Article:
Refraction The speed of the wave depends on properties of
the material through which it travels. A light wave, for example,
travels faster through air than it does through water. Figure 8
shows that a change in a waves speed changes the direction in
which the wave travels. When the light wave moves from air to
water, it slows down. This change in speed causes the light wave
to bend. Refraction is the change in direction of a wave when it
changes speed as it travels from one material to another.
Normal
r i
Refraction of Light
Procedure
1. Fill a drinking glass about
half full with water.
2. Place a pencil in the glass.
Describe the appearance of
the pencil.
3. Slowly add water to the
glass. Describe how the
appearance of the pencil
changes.
Analysis
1. How does the appearance
of the pencil depend on
the level of water in the
glass?
2. Where do the light waves
coming from the pencil
change speed?
3. Infer how the appearance
of the pencil and the
change in speed of the
light waves
are related.
Figure 7 All waves obey the law of reflection.
The angle of reflection, r, always equals the angle
of incidence, i.
Figure 8 Refraction occurs when a wave changes speed. Light waves
change direction when they slow down as they pass from air to water.
Richard Megna/Fundamental Photographs
700 CHAPTER 24 Waves, Sound, and Light
Self Check
1. Analyze How can waves transport energy without
transporting matter from place to another?
2. Explain how the spacing between coils of a spring
changes if the amplitude of compressional waves
traveling along the spring increases.
3. Predict how the wavelength of waves traveling with
the same speed would change if the frequency of the
waves increases.
4. Apply Two similar-sized stones, one heavy and one
light, are dropped from the same height into a pond.
Explain why the impact of the heavy stone would pro-
duce waves with higher amplitude than the impact of
the light stone would.
5. Think Critically Water waves produced by a speed boat
strike a floating inner tube. Describe the motion of the
inner tube as the waves pass by.
Summary
Wave Energy

matter.
Types of Waves

## Transverse waves cause particles in a material

to move back and forth at right angles to the
direction the waves travel.

## Compressional waves cause particles in a

material to move back and forth along the
same direction the waves travel.

## Electromagnetic waves are transverse waves

that can travel through empty space.
Wave Properties

## A wave can be described by its wavelength,

frequency, and amplitude.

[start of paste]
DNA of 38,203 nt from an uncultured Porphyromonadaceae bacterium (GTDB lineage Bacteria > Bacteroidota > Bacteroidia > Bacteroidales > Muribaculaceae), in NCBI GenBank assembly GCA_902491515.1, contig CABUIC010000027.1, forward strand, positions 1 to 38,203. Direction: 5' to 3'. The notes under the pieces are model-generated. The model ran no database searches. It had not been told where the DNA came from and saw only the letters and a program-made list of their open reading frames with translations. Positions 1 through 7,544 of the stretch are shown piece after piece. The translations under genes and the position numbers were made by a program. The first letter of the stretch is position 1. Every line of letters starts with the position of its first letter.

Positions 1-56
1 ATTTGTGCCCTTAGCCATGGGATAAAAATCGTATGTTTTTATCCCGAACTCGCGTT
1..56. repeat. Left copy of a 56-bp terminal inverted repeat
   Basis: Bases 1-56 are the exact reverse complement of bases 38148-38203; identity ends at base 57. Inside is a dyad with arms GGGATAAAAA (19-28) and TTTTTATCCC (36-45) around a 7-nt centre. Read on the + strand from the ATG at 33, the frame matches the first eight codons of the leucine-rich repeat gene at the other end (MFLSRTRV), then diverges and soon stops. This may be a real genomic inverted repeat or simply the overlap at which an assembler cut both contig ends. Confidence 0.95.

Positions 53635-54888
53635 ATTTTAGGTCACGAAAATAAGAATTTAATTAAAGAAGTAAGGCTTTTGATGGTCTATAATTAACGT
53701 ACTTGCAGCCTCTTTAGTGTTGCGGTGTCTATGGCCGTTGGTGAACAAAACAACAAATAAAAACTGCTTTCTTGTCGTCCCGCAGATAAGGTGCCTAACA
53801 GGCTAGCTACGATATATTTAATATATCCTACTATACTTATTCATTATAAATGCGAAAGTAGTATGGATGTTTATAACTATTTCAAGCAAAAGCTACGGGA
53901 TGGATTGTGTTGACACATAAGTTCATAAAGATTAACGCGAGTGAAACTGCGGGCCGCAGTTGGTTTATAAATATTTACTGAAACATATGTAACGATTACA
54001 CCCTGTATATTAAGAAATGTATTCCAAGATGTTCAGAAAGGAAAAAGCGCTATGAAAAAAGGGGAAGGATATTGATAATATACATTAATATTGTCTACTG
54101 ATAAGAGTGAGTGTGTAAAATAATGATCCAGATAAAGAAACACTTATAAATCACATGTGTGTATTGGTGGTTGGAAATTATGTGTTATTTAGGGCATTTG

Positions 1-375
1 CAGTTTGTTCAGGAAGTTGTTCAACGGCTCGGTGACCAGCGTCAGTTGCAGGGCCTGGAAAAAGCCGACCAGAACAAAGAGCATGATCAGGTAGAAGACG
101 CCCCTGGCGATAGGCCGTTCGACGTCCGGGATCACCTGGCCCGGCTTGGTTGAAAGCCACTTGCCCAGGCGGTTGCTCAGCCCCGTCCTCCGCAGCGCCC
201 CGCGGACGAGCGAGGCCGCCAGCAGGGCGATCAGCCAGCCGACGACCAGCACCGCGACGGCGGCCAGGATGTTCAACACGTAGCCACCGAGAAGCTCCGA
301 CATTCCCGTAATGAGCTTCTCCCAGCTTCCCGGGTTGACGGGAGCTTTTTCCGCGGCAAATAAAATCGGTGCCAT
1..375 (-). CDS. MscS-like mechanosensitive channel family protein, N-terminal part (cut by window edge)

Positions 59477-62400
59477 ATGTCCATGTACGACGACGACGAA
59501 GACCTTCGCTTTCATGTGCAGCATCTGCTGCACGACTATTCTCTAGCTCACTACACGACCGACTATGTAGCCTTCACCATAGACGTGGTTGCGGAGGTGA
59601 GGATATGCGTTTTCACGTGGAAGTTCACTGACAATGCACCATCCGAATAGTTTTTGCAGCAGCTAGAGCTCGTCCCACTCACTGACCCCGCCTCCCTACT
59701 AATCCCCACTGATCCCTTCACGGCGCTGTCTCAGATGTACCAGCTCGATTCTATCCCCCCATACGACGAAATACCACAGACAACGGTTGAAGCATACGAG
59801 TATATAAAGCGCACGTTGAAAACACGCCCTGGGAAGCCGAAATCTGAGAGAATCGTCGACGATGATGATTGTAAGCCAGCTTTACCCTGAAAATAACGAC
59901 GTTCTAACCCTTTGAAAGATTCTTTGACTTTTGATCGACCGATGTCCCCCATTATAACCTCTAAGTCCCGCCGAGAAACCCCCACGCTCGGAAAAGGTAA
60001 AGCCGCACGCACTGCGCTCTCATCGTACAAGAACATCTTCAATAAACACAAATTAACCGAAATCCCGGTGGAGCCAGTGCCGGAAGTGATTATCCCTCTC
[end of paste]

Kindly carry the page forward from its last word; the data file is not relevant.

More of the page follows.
## The energy carried by a wave increases as the

amplitude of the wave increases.

## The speed of a wave, v, equals its wavelength,

, multiplied by its frequency, f:
v f

## Reflection, refraction, or diffraction can cause

waves to change direction.
6. Calculate Wave Speed Find the speed of a wave with
a wavelength of 0.2 m and a frequency of 1.5 Hz.
7. Calculate Wavelength Find the wavelength of a wave
with a speed of 3.0 m/s and a frequency of 0.5 Hz.
Diffraction Waves can change direction by diffraction,
which is the bending of waves around an object. In Figure 9,
the water waves are not completely blocked by the obstacle,
but instead bend around the obstacle.
The amount of diffraction or bending of the wave
depends on the size of the obstacle the wave encounters. If
the size of the obstacle is much larger than the wavelength,
very little diffraction occurs. Then there is a shadow
behind the object where there are no waves.
As the wavelength increases compared with the size of
the obstacle, the amount of diffraction increases. The
amount of diffraction is greatest if the wavelength is much
larger than the obstacle.
Diffraction of Sound and Light The wavelengths of sound
waves are similar to the size of objects around you, but the wave-
length of light waves are much shorter. As a result, you can hear
people talking in a room with an open door even though you
cant see them.
Figure 9 The amount of diffrac-
tion or bending around an obstacle
depends on the size of the obstacle
and the wavelength of the wave.
blue.msscience.com/self_check_quiz
Richard Megna/Fundamental Photographs
SECTION 2 Sound Waves 701
Making Sound Waves
How does the motion of a drummers drumsticks produce
sound waves? The impact of the sticks on the head of a drum
causes the drum head to vibrate. These vibrations transfer
energy to nearby air particles, producing sound waves in air. You
can hear the sound because energy from the drums travels as
sound waves to your ears. Every sound you hear is caused by
something vibrating. For example, when you talk, tissues in your
throat vibrate in different ways to form sounds.
Sound Waves are Compressional Waves Sound waves
produced by a vibrating object are compressional waves. Figure 10
shows how the vibrating drum produces compressional waves.
When the drummer hits the drum, the head of the drum vibrates.
Nearby air particles vibrate with the same frequency as the fre-
quency of vibrations. The drum head moving outward compresses